But the plaintiff, in this connection, insists that it is not in the power of the defendants to make the sale they proposed to make to the Cleveland people, for the reason that there is a proviso in the sale to the effect that no such sale shall be made of the whole of the said property, unless sufficient money be realized to satisfy the claims of the several parties therein mentioned, principal and interest — that is, that the trustees shall not have the power to sell all of said property, whether they sell the same as a whole, or the whole by parcels, unless sufficient money could be realized to pay all the claims secured by the contract; and that there was evidence offered tending to show that the balance of the value of the land, lying in Cherokee, Clay and Swain counties, added to the amount of the contract price of the Graham County land, would not equal the whole of the indebtedness provided for in the deed of 1899. That contention can not be sound. Of course, if all the land had been contracted to be sold for less than the entire debt, the plain words of the deed would prevent such a sale.’ But the object in view was the payment of the indebtedness by a sale of the property, and, under the contracts, the defendants, Archer and McGarry, had the right to sell any part of the property at such price, in such manner and upon such terms and conditions as they deemed proper. If, therefore, they sold any part of the property less than the whole, in good faith and for fair value, the true intention of the deed would be carried out. The proviso in the deed doubtless was put there to prevent an im*321provident sale of the whole, and to subject the conduct of the defendants to scrutiny, and to compel them, if they sold the property in parts or lots, to procure a fair price for such lots. If it could be shown, however, that the contemplated sale of the Graham County land affected injuriously the value of the land lying in the other counties because of the separate sale, then the trustees would not be allowed to consummate the sale, even though the price for the Graham County land was its full value. It was the duty of the defendants to use their best business judgment and reasonable skill to raise the money to pay the indebtedness out of the property, and if they failed to do so they were guilty of a breach of trust; and they were to guard and preserve the interest of each beneficiary under the trust in choosing between a sale of the property and the manufacture of lumber; and also in making any sale of the property, if they chose that way. And also, if it was for the best interest of all parties under the trust, for the defendants to have manufactured and sold the lumber, or that they could have found out that that was the best way of raising the funds to pay the indebtedness, and failed to do so, they would have been guilty of a breach of trust. The defendants themselves were not required to go upon the property, if they used a sound discretion in the selection of Creith, their agent, who did take possession for them.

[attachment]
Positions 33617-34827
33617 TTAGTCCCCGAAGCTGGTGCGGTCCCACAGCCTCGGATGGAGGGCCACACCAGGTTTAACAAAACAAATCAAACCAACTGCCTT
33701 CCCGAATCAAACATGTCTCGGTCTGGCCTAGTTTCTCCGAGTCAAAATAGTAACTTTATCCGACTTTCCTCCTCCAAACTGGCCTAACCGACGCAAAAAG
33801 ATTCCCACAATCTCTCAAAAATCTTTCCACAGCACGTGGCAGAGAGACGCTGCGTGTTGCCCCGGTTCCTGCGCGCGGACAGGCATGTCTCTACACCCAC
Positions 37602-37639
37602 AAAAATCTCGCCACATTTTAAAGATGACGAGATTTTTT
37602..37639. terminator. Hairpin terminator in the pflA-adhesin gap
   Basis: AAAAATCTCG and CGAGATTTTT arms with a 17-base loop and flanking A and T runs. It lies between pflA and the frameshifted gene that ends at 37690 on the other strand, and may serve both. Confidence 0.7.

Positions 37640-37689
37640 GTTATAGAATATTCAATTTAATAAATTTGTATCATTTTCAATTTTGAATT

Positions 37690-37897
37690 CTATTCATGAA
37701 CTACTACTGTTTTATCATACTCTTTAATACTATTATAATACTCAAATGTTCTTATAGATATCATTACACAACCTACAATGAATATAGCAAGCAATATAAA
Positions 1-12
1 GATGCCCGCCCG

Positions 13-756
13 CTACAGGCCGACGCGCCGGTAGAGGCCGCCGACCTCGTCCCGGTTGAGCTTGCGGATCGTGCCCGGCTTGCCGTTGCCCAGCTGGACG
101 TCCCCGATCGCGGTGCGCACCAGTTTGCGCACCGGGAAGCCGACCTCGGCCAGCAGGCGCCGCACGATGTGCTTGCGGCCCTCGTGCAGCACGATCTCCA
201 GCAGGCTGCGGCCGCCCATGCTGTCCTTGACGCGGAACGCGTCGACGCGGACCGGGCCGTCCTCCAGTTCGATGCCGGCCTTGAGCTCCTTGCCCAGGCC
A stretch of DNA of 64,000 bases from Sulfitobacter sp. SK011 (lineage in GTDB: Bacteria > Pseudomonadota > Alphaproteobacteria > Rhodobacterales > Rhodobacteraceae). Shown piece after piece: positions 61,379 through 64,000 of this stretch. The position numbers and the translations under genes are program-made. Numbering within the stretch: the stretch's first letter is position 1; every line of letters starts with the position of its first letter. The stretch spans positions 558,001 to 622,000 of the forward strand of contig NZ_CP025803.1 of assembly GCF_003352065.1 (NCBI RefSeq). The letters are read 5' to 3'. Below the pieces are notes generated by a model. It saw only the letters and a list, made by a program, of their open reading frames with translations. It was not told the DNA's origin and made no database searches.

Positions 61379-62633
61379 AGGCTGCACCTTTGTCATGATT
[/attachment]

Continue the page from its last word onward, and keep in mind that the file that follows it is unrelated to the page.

The memorandum and agreements, as we have seen, bear date for the 9th of December, 1899, but there was evidence that they were not executed or delivered until February, and Creith, as agent, took possession in the early days of March following.